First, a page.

Jeff Bridges gives his best performance yet as country musician Bad Blake
If “Avatar” proved one thing, it’s that a film doesn’t need an original plot to be terrific – if something else can make up for the copied story. But in the familiar tale of a faded star dependent on alcohol, searching for redemption through a good woman, overcoming those conventional origins calls for something more heartfelt than blue aliens. The necessary tool for that challenge is the original special effect: a wholehearted, captivating performance from a truly talented actor. Last year this happened with Mickey Rourke in the masterpiece “The Wrestler,” and this year it occurs with Jeff Bridges in “Crazy Heart.”
Bridges portrays 57-year-old country music singer Bad Blake, a former big-time artist now so far diminished in his career that he’s relegated to driving himself state to state in his beat-up, 30-year-old truck, playing in bowling alleys and bars for barely enough money to get by. With nothing but his guitar and a bottle of McClure’s whiskey by his side, the four-times-married Blake has no one left for him except some aging fans at his small out-of-the-way gigs. But he makes it a point that even if he’s drunk, he’ll never miss a show.
After playing at one of the bars, he meets reporter Jean Craddock (Maggie Gyllenhaal), a lonely, single mom in her 30s who automatically connects with Bad after interviewing him. A romance soon blossoms between the two, and Jean breathes new life into the almost completely burnt-out musician. This leads to Bad collaborating a bit with his former protégé Tommy Sweet (Colin Farrell), who has become the biggest sensation in country music due to Blake’s tutelage, even though Bad was left in the dust after Tommy’s rise. Despite that, Bad now tries to establish a modest life with Jean and her unbelievably adorable four-year-old son Buddy, in hopes of avoiding the pitfalls of his continuous drinking and finally attaining a true loved one to hold on to in his life.
Admittedly, there’s not a whole lot of story driving this movie, because it’s the characters and the outstanding performances that carry it. Viewers watch intently as Bad struggles with his career, his relationships, his alcoholism and with putting his life back on track. Bridges elevates the film above other such movies however, expertly shaping the wasting-away musician into a flawed, but redeemable man whom we honestly care for and want to see ultimately triumph, mostly because of his excellent acting.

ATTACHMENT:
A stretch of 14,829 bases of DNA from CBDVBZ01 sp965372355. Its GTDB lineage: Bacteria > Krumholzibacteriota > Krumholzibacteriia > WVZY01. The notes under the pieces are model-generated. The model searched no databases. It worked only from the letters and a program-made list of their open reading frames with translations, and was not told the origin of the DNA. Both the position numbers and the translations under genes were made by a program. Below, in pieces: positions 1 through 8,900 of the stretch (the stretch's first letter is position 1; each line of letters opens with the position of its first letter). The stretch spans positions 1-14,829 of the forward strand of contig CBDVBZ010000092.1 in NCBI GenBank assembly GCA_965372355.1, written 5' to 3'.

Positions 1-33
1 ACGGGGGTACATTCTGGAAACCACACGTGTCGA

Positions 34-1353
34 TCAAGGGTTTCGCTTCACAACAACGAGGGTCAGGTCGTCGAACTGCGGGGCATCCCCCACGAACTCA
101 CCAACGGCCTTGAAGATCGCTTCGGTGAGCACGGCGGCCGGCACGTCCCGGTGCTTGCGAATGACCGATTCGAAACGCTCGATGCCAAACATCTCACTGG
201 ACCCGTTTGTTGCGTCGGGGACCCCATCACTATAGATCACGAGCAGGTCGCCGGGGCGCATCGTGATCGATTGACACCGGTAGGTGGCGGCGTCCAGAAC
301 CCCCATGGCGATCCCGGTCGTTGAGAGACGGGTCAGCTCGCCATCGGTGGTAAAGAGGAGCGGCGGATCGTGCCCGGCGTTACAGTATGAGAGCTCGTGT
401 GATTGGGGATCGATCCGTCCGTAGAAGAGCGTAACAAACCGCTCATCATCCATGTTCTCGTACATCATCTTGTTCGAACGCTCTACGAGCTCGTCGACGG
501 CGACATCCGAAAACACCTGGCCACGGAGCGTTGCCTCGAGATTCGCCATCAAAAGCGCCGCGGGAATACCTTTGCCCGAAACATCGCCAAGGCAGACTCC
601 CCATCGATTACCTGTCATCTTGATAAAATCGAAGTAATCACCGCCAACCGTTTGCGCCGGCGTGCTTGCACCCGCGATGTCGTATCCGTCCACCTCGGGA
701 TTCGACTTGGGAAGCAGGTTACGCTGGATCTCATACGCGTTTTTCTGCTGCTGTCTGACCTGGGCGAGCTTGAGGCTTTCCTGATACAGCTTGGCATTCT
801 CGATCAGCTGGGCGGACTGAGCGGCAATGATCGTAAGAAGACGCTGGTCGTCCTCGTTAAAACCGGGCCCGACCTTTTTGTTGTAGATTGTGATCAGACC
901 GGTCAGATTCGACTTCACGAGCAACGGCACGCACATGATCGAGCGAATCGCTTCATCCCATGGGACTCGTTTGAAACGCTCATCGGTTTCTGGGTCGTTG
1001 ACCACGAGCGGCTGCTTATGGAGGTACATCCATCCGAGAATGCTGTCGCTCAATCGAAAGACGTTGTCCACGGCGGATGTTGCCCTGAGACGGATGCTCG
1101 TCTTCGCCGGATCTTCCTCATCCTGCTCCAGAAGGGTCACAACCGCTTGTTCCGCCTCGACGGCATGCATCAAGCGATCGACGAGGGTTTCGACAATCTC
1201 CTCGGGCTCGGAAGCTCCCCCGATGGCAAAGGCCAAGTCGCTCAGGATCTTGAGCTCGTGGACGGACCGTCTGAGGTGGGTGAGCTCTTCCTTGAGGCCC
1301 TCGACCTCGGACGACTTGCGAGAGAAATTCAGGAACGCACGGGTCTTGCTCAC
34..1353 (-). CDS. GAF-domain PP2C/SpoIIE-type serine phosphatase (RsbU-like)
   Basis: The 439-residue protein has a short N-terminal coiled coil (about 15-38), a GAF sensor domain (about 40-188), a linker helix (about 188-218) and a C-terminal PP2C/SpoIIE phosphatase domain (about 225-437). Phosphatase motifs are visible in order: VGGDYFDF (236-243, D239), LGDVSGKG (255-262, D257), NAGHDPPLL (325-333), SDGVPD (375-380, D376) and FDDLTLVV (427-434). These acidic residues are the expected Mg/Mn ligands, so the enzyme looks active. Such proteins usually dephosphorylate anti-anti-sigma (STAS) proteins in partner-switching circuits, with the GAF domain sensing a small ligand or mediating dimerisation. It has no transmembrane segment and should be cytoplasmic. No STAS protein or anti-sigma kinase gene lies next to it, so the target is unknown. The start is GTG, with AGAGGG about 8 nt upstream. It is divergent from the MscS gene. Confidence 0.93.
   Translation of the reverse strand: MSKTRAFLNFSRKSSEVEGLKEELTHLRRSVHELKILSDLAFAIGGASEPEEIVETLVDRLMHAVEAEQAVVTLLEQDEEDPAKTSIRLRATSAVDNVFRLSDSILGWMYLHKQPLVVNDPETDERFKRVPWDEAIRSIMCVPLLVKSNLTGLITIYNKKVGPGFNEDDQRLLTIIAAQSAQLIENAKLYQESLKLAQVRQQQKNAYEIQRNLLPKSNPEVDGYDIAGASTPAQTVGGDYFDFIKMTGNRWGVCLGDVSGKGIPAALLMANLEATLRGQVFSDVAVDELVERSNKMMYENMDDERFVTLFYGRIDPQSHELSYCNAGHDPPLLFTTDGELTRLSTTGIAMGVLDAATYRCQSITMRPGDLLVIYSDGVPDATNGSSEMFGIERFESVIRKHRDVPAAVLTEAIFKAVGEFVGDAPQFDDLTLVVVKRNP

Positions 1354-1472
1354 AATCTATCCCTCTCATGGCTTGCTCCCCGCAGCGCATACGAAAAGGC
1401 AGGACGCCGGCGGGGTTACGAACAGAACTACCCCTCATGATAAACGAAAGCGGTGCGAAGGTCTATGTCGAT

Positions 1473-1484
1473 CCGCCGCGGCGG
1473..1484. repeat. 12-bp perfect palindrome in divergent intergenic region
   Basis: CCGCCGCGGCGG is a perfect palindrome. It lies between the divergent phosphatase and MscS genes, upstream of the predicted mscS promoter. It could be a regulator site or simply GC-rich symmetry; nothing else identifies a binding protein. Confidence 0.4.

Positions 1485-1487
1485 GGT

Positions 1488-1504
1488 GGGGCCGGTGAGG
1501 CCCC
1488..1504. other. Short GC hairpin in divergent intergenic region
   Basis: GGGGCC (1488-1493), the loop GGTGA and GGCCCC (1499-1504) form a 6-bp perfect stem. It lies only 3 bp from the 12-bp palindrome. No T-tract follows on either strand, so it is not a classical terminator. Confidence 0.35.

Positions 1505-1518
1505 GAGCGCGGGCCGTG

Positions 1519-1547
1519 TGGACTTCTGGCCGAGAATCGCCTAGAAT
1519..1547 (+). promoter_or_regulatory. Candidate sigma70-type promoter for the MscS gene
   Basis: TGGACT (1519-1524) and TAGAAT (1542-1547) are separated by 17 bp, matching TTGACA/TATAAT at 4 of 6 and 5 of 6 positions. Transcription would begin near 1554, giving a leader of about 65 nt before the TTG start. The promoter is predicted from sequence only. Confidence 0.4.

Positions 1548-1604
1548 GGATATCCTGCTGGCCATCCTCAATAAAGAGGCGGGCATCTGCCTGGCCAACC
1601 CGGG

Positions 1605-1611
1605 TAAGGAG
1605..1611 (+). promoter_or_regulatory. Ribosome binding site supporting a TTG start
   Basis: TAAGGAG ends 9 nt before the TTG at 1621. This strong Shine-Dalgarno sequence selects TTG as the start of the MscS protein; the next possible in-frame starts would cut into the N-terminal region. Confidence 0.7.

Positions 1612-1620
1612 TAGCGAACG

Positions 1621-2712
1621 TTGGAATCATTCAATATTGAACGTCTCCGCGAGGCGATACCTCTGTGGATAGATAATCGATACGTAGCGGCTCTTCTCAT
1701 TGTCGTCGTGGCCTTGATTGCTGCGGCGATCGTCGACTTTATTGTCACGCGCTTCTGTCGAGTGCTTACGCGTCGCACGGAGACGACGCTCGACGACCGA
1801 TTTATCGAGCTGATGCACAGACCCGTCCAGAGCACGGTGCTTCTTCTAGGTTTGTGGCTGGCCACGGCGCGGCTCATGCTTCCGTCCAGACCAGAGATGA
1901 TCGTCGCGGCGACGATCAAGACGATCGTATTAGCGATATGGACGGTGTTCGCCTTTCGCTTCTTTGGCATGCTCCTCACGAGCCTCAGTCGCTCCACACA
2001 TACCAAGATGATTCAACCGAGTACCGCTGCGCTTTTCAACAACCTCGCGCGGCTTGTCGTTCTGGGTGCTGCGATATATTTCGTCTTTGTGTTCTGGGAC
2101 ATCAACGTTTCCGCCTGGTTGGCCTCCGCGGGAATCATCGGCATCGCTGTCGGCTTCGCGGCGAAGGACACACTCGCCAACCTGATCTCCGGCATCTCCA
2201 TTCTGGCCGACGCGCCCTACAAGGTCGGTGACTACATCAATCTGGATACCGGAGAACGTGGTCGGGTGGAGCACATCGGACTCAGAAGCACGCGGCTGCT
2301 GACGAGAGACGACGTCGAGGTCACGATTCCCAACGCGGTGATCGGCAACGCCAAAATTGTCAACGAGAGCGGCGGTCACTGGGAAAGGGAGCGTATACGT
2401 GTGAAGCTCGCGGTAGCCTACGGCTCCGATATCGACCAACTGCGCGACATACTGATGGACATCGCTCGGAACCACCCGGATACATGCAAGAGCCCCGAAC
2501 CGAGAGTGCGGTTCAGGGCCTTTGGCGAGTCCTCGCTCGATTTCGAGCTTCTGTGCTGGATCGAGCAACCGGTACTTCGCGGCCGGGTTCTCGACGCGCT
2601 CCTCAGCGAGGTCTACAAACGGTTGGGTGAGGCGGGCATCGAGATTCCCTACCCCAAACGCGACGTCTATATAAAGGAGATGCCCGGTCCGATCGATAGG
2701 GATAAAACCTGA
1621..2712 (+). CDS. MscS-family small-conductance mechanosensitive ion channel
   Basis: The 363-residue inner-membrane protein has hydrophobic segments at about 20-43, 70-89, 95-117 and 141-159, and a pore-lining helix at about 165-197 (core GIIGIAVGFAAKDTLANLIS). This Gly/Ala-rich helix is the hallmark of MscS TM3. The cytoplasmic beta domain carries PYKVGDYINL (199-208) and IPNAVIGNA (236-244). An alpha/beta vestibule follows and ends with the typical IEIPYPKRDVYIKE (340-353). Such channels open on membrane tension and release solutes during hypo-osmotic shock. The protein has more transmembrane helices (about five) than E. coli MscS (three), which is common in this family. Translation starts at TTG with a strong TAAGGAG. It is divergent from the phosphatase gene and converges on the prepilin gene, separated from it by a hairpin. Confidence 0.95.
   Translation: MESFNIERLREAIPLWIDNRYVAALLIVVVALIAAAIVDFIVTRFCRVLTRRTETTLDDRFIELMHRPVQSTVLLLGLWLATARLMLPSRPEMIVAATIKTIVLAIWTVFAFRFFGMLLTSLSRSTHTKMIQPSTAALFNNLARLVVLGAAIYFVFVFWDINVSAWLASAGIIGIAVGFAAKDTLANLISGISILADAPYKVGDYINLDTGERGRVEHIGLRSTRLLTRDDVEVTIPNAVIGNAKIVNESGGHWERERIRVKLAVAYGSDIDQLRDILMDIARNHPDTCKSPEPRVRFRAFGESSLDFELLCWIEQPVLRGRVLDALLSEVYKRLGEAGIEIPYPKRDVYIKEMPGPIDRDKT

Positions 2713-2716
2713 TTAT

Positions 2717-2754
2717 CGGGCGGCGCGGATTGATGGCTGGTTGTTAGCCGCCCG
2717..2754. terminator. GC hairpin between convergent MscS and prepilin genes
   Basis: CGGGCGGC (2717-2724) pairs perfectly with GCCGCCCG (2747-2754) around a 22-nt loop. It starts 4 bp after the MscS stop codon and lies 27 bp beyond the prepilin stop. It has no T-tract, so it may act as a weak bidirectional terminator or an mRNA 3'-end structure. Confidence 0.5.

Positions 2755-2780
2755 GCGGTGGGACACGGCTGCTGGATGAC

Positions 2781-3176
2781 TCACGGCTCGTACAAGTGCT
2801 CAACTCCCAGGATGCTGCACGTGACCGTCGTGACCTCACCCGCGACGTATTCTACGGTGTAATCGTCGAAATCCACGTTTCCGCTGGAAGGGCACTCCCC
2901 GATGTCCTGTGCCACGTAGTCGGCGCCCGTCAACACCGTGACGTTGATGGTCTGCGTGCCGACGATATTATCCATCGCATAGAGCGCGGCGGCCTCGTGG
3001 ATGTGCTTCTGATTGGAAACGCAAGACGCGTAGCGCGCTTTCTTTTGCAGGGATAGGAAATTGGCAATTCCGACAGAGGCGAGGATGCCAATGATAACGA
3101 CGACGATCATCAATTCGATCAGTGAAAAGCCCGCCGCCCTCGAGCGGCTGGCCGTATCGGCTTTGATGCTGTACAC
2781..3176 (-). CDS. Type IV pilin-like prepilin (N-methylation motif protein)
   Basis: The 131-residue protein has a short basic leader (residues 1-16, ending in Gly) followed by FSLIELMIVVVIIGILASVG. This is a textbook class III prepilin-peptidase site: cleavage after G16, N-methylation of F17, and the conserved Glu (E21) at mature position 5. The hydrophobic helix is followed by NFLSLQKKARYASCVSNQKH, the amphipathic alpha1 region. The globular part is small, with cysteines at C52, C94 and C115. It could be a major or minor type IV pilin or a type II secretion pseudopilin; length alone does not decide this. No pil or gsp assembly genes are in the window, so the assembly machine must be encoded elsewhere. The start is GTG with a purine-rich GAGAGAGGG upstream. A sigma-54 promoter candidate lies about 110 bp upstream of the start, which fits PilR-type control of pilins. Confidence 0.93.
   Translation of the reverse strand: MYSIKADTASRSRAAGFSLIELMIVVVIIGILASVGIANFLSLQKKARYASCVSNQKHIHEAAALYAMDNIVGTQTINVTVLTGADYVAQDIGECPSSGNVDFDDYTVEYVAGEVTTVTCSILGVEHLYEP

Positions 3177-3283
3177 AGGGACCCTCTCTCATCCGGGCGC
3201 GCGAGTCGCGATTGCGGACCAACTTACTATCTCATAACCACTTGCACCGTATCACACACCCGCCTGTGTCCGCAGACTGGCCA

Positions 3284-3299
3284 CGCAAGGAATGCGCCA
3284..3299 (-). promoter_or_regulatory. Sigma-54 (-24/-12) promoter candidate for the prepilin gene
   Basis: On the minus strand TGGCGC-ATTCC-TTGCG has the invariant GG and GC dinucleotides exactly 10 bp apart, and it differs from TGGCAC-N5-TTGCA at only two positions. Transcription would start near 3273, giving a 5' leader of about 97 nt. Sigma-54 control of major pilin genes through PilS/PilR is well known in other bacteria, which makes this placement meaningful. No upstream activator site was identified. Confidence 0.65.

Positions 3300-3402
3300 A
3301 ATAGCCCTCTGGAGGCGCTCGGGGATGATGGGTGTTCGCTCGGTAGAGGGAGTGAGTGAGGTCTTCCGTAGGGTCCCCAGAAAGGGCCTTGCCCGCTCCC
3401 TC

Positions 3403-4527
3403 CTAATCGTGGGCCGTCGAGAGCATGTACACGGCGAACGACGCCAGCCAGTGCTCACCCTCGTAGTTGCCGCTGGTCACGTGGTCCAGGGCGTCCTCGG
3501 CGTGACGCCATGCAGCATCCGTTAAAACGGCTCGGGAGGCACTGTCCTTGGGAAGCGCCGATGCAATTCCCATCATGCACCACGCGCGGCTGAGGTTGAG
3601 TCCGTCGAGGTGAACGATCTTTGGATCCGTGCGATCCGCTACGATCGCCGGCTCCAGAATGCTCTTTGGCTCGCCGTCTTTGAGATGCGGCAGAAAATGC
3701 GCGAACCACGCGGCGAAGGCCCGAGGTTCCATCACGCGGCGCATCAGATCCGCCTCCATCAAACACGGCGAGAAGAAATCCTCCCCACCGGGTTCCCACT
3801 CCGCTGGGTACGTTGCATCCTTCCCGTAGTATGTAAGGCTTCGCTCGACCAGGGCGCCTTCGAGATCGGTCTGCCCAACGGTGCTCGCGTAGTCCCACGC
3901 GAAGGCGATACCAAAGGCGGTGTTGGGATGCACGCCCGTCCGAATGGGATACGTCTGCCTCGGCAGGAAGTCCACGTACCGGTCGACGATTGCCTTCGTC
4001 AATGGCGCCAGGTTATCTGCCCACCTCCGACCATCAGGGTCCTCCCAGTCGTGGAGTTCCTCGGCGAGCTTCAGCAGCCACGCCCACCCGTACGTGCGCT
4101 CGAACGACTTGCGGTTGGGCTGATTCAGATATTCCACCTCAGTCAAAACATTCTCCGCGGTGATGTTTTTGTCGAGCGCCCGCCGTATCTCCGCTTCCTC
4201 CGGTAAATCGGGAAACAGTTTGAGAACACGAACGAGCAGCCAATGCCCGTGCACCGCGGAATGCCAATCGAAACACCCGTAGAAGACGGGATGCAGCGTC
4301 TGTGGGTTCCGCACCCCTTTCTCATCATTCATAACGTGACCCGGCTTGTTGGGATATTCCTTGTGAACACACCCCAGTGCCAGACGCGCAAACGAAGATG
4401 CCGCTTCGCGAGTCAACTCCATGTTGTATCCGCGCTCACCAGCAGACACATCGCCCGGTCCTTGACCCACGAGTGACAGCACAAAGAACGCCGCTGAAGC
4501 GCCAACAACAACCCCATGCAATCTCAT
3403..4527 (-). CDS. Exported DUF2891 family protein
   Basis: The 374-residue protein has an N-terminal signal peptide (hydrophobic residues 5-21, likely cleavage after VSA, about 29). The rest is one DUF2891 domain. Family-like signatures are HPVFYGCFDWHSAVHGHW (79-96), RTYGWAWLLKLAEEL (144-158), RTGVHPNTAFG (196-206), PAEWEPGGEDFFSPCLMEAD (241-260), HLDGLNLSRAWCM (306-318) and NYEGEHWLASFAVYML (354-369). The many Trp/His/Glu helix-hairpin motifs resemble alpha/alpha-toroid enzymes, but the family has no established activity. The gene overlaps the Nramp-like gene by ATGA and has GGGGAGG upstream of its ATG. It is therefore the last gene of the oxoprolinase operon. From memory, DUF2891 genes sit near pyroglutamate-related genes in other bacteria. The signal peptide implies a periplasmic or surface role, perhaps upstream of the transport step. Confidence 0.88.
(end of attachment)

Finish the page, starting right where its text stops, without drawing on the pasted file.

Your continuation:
Having received four Oscar nominations over the years, it seems like Bridges will finally win one this time around, as he single-handedly turns “Crazy Heart” from a pretty good film into a great one, and rightfully deserves the award. Bad Blake feels like a mixture of Bridges’s The Dude from “The Big Lebowski,” Rourke’s Randy ‘The Ram’ from “The Wrestler,” and country legend Johnny Cash in his later years, all blended up into a gravely, weary-voiced Bridges who’s half charmer and half washed-up drunk.
Endeared by the heart of Bad ol’ Mr. Bridges is Gyllenhaal, who I’ve always had a strange affinity for even though she was the only actor hampering “The Dark Knight.” Here, she impresses and performs with more genuine emotion than usually seen in her roles. She’s a very sweet woman, especially in her tender conversations with Bad and the loving, playful moments with her little boy. Her chemistry with Bridges feels so real that we never have a hard time believing their relationship.
Filling the role of sympathetic bartender quite sufficiently is Robert Duvall, who gives off a warm supporting performance as one of Bad’s closest friends. But it’s Farrell who’s a pleasant surprise, proving that he finally seems to be consistently living up to his potential as a very skilled actor. Advancing from just playing a memorable character every once in awhile, he’s had several praise-worthy roles recently, which all show he’s finally coming into his own. And who knew, he’s a fine singer as well.
Bad’s music plays an important part in the film, and there are plenty of scenes where he’s performing his wonderful songs. But these aren’t the type of country tunes usually heard today – this is the “old style” of country in the vein of Johnny Cash and Hank Williams. I actually enjoy that type of music a lot, and fans of the genre will love the original songs written by T-Bone Burnett (who also composed the music for the similarly-styled “Walk the Line”). At the very least, the songs can be appreciated for the sentimental lyrics and sound paralleling Bad’s journey, and for Bridges’ distinctly rich voice. The music is so strong that I’m seriously considering getting the soundtrack – the main track “The Weary Kind” is even the top contender for best original song at the Oscars.
With the superb main performance and terrific music being the highlights of “Crazy Heart,” first-time director Scoot Cooper wisely chose to let his competent script play out in a naturalistic, calm manner, with a surprising turn of events in the third act that adds more engrossing poignancy. A defeated Bridges wrenches viewers’ emotions in this section, and Cooper keeps us constantly engaged through his minimalistic approach and lack of flashy style, focusing centrally on Bad and his bittersweet journey. With Bridges’s soon-to-be Academy Award-winning achievement as Bad Blake pushing forward the film, it’s easy to overlook its recycled plot.
Whether you’re just a fan of Bridges, movies about musicians, stirring character studies or any role an actor really puts his heart into, this is a performance to go crazy over.
Three out of Four Stars